4. Be willing to compromise.  This takes humility and being willing to put the desires of your spouse above your own. One way this played out practically for us, and probably just about every other couple, is where to spend the holidays. For example, if you can’t be at both of your families for Christmas each year, a good compromise would be to rotate where you spend the holidays from year to year. Of lesser importance is the movies and television programs you watch. For example, it wouldn’t be fair to Tammy if we watched St. Louis Cardinal baseball every night and she didn’t get to see programs that she enjoyed. There should be good communication and compromise.
  5. Remember: We all sin and fall short of the glory of God (Romans 3:23).  We are going to mess up and let our spouses down. When we do so, we need to sincerely apologize and ask for forgiveness. When we give forgiveness, we should not bring up the reason for the forgiveness in the heat of an argument. Christians of all people have been forgiven much, so we should also forgive our spouses when they sin against us.

There are many keys to a great marriage. I’ve now shared 10 of them. What others would you add to this list?

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Keys to a Good Marriage, Part 1

Eighty years of marriage… that’s a lot! That’s the total number of years that my brother and his wife and Tammy and I celebrated in 2022. Thirty-eight years for my brother Mike and Julie and 42 for Tammy and I.
Tammy and I weren’t blessed with children, but we’ve been blessed with a great marriage. There are many keys to a great marriage. In this article I’ll share just 5 of them:

  1. Be good friends.  My wife and I just flat out enjoy spending time together, and laughter has gotten us through some very hard times. Quality time together is each of our number one love languages.  (Practical tip:  Read or listen to Gary Chapman’s book “The 5 Love Languages”.)  We enjoy doing things together, whether it is a nice vacation destination, going to the movies, binge-watching a favorite television program or reading good books on our patio. It’s important to be good friends as parents as well. I know of too many couples who once they are “empty nesters” don’t know what to do because their relationship was primarily as parents to their children.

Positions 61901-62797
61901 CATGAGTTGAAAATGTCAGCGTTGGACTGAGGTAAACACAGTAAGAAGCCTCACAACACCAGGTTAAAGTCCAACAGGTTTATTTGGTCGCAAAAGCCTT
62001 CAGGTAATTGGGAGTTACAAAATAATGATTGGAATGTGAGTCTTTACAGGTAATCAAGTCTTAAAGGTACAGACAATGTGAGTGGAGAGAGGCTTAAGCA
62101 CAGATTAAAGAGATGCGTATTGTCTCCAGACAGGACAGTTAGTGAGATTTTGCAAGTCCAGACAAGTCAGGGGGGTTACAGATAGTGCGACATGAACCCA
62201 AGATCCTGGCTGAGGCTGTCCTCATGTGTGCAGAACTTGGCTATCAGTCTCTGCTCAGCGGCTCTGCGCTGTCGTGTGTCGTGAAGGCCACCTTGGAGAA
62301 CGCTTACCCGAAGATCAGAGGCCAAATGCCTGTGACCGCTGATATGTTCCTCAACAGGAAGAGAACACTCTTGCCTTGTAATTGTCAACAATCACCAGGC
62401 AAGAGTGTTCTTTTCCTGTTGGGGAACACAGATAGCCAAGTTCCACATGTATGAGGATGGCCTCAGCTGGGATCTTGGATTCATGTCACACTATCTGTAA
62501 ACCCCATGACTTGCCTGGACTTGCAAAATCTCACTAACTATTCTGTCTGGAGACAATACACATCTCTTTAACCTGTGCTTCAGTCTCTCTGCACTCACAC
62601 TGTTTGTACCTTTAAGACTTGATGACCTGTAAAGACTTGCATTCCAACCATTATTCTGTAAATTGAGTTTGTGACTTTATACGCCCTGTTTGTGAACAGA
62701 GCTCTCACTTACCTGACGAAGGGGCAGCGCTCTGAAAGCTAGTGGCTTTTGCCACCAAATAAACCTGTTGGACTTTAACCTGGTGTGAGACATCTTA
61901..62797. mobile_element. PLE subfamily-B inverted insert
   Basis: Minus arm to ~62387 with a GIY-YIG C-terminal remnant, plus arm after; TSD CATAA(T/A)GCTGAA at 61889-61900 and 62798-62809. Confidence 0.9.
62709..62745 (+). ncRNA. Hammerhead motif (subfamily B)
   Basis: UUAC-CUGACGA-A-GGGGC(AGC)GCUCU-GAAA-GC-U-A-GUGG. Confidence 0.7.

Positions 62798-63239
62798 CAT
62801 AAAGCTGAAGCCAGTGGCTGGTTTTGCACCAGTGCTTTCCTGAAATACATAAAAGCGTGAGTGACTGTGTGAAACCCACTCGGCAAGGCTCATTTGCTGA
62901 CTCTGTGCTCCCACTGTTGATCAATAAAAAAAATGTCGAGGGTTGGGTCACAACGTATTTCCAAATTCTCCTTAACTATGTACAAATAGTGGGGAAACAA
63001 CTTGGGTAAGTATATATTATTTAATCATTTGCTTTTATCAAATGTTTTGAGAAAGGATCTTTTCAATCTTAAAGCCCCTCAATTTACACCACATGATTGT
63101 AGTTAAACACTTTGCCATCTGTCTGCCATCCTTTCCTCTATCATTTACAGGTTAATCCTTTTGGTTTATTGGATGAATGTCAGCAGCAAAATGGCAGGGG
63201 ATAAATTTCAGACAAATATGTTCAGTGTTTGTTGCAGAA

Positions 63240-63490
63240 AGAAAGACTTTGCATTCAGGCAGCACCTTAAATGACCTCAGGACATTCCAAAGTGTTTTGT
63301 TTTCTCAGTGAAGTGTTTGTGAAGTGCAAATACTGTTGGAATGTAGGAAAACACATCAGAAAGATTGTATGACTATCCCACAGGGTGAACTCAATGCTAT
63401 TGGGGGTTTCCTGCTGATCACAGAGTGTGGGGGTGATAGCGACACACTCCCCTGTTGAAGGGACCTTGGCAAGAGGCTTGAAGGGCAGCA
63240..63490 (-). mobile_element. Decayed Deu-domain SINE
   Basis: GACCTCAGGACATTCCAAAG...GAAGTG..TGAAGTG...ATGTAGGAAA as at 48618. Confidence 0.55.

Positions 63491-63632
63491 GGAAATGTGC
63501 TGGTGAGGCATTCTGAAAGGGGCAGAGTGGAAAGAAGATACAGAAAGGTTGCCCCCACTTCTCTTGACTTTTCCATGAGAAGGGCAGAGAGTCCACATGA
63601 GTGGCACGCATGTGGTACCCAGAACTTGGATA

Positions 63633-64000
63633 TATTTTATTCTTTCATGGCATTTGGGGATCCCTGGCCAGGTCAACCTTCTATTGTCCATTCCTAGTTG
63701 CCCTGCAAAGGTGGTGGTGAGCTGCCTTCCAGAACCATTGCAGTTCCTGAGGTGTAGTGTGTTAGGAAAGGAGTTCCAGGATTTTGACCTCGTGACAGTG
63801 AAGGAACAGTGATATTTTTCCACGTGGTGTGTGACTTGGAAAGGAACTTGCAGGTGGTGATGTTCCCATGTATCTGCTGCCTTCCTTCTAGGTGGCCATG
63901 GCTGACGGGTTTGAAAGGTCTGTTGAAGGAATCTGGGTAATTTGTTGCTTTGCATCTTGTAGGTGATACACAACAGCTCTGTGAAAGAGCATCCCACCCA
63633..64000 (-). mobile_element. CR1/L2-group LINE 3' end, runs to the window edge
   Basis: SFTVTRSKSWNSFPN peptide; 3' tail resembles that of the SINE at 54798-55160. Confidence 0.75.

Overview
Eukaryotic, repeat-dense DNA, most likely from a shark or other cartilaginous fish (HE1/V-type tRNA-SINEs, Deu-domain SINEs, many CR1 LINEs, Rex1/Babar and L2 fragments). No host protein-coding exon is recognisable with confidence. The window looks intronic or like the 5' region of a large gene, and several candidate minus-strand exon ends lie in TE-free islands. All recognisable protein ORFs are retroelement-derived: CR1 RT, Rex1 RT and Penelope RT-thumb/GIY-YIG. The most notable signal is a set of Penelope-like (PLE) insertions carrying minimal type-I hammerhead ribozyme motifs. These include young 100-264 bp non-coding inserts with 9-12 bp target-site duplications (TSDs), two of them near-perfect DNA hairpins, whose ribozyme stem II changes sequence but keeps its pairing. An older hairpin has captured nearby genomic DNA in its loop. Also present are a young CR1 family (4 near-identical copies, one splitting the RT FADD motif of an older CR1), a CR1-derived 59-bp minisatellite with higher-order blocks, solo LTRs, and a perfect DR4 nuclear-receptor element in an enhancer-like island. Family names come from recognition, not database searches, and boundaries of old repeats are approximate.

2. Enjoy the interests of the other.  Part of being good friends is learning to enjoy the interests of your spouse. There is certainly a need to compromise here. Tammy will often remind me that when we were dating she sat behind the stage for a Bob Dylan concert at the old Chicago Stadium. Now that is true love! I’ve gone to my share of craft shows and Tammy has gone to her share of sporting events and concerts that if it wasn’t for the other person we would never have gone to.
  3. Be like minded in your faith.  When we got married I was Roman Catholic and Tammy was Protestant. We would go to Tammy’s church one week and mine the next. It was what we did, and it was the best we could do at the time, but it wasn’t great. There was certainly tension.  Ideally, you would like the husband to be the spiritual leader of the family.  Quite the responsibility!  (Practical tip:  set aside time to read the Bible or a daily devotional together; praying together is lovely also.)
  4. Learn how to handle disagreements.  We will admit that neither of us were very good at this early in our marriage. Tammy tended to pursue me (because she needed to get a quick resolution), at times using sarcasm, while I tended to withdraw. This would only escalate things between us; hence we had some ugly arguments. It was only when we began to respect each other, not escalate the disagreement, hang in there and not withdraw that we were able to effectively handle disagreements.   If the person that wants to withdraw will tell the other person ‘give me 30 minutes alone to calm down and then we’ll discuss it’, that will go a long way in deescalating things.  Also, choosing to speak respectfully to each other (no sarcasm or name calling!) is huge.  (Practical tips from Tammy:  Men desire respect even more than love – Ask for their opinions and input and thank them for what they advise and do.  I’ve seen so many young dads carrying a backpack, a small baby or child in front and then a diaper bag too.  Dads, thanks for what you do!  We don’t want to take you for granted.  Also, if you have something that’s bugging you, wives, please tell them kindly and respectfully.  Men are usually fixers and can’t fix what they don’t know about – don’t just give them the silent treatment.  Be practical; men aren’t great at guessing what you’re mad at or just being a listening ear – they want to fix the problem.  If you need a shoulder to cry on or to listen to all the details of how someone hurt your feelings, call your girlfriend.)